Ex-Museum of Sex tour guide sues over alleged sexual harassment

A spokesperson for the New York City museum said it makes "every effort to protect its employees, and Ms. McMahon’s allegations to the contrary are unfounded."
Image: The Museum of Sex in New York in 2011.
The Museum of Sex in New York in 2011.Raymond Boyd / Michael Ochs Archives via Getty Images file

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By Minyvonne Burke

A former tour guide at New York City's Museum of Sex filed a lawsuit claiming that she and some of her colleagues were sexually harassed by intoxicated customers and staff, and that the management did not take immediate action when they complained.

Katherine McMahon worked as a part-time gallery worker giving tours at the museum from February 2018 until December 2018. During her almost yearlong employment, she said she endured "constant and persistent sexual harassment from Museum customers," according to a suit filed Wednesday in Manhattan Supreme Court.

The harassment ranged from "utterly inappropriate sexual language" to groping, according to the lawsuit.

The staff would also be asked questions about their sex lives, the lawsuit states.

"The Museum of Sex, despite its provocative advertisements, is still a place of work, and, as such, its employees are entitled to a workplace free of sexual harassment," the suit states. "The Museum cannot continue to get away with refusing to address systemic sexual harassment."

During an October 2018 incident, two patrons asked McMahon if they could "have sex in the bounce house," an area with inflatable breasts. When McMahon refused and told them that having sex in public is illegal, the visitors asked her to "spank them."

McMahon and several other gallery attendants made repeated complaints to the management and human resources but "nothing of substance was done to improve the working conditions," according to the suit. Following one complaint, McMahon was told by the management that it was "the nature of the establishment," according to the suit.

In an email to higher-ups, the gallery and retail staff expressed concern that the museum extending its hours would only allow for more intoxicated customers. The workers asked the management to keep customers who are drunk from entering the museum and demanded a better way to report instances of sexual harassment.

"There is no way for us to call security when we need them, and further, when we are able to report sexual harassment or assault, the patron is simply followed throughout the rest of the museum instead of rightfully asked to leave," read the email, which was included in the lawsuit. "We ask that HR take these concerns more seriously — the response in the past has been dismal."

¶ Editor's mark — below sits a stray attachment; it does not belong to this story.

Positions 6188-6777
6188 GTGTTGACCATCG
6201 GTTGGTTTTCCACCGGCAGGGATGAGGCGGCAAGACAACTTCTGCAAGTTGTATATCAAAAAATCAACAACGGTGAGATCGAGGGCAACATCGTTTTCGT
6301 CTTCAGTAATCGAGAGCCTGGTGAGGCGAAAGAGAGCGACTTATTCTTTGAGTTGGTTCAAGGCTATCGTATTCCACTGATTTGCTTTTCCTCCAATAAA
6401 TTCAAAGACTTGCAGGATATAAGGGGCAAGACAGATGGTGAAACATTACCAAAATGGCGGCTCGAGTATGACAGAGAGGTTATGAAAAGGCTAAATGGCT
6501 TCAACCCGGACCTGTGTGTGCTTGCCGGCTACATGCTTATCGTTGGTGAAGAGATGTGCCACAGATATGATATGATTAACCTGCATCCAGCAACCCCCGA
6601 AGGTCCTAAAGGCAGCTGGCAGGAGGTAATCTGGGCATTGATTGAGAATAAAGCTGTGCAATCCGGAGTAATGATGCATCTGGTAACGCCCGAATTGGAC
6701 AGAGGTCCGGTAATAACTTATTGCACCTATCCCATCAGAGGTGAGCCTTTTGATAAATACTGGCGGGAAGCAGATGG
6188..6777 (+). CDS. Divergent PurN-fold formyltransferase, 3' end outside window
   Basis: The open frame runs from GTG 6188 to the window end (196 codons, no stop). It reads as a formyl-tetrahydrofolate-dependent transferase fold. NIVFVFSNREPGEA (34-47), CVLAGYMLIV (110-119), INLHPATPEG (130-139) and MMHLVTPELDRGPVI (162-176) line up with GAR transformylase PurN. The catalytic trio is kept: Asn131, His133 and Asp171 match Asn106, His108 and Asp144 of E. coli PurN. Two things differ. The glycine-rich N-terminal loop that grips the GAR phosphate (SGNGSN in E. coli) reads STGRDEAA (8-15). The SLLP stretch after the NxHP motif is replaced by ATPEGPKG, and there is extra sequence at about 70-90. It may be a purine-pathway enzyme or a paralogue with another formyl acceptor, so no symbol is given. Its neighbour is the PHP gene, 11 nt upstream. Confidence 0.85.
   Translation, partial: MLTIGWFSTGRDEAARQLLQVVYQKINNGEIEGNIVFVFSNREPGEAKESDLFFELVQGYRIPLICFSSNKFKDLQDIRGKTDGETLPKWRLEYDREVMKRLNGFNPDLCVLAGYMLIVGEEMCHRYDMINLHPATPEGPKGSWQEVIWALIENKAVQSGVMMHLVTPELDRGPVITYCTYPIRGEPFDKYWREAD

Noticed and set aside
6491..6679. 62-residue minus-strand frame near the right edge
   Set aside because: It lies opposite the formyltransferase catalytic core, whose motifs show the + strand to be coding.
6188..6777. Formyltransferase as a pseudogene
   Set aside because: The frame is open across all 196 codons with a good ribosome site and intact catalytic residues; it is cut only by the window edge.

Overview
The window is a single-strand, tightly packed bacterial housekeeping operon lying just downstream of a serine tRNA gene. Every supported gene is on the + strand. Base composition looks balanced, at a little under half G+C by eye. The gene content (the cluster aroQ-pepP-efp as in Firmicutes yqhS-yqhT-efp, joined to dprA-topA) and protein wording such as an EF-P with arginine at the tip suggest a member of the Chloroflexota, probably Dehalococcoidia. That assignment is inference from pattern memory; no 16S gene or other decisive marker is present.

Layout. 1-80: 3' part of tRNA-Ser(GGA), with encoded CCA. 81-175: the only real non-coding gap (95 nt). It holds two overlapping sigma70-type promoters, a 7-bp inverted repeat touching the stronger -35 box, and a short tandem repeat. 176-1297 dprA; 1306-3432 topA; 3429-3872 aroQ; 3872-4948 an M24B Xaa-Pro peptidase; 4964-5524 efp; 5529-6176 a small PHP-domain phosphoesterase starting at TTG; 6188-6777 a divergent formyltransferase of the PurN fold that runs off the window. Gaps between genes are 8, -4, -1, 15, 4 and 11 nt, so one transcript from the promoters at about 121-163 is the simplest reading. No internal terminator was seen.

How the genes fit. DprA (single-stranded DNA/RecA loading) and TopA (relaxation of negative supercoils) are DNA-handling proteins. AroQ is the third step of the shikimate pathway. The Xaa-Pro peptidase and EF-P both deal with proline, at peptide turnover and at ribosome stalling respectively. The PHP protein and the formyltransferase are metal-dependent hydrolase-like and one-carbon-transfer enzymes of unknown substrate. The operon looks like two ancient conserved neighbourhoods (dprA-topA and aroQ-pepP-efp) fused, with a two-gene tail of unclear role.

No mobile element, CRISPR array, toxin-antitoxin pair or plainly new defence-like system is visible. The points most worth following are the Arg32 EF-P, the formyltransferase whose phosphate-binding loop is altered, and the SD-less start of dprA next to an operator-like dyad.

The staff ended the email by offering ways that the management could handle their grievances, such as issuing a code of conduct on how customers should act in the museum and treat workers. The lawsuit alleges that it took months for the management to implement some of the suggestions and that they did not make a code of conduct easily accessible on its website.

In addition to the complaints about the environment at her job, McMahon alleges that her bosses did not accommodate her illness. According to the suit, she has endometriosis which causes fatigue and extreme pain.

McMahon had asked her supervisors to allow her time to sit during her shifts, which they agreed to do but would reprimand her when they found her doing so.

According to the lawsuit, McMahon suffered post-traumatic stress disorder, paranoia, anxiety and depression. She is seeking unspecified damages.

A spokesperson for the Museum of Sex called McMahon's lawsuit "meritless" and said her claims were "unfounded."

"We are disappointed by Ms. McMahon’s decision to file a lawsuit and take her meritless case into the public arena. The Museum of Sex makes every effort to protect its employees, and Ms. McMahon’s allegations to the contrary are unfounded," Tripp Potts said in a statement.

"Further, the Museum repeatedly and consistently accommodated Ms. McMahon’s medical needs, and would have continued to do so had she not elected to voluntarily resign her employment," he said. "Ultimately, we will prove that Ms. McMahon’s claims are baseless and we look forward to resolving the matter."

McMahon's lawyer, Walker G. Harman, told NBC News in a statement that "no 'museum' is immune from anti-discrimination laws, regardless of its subject matter."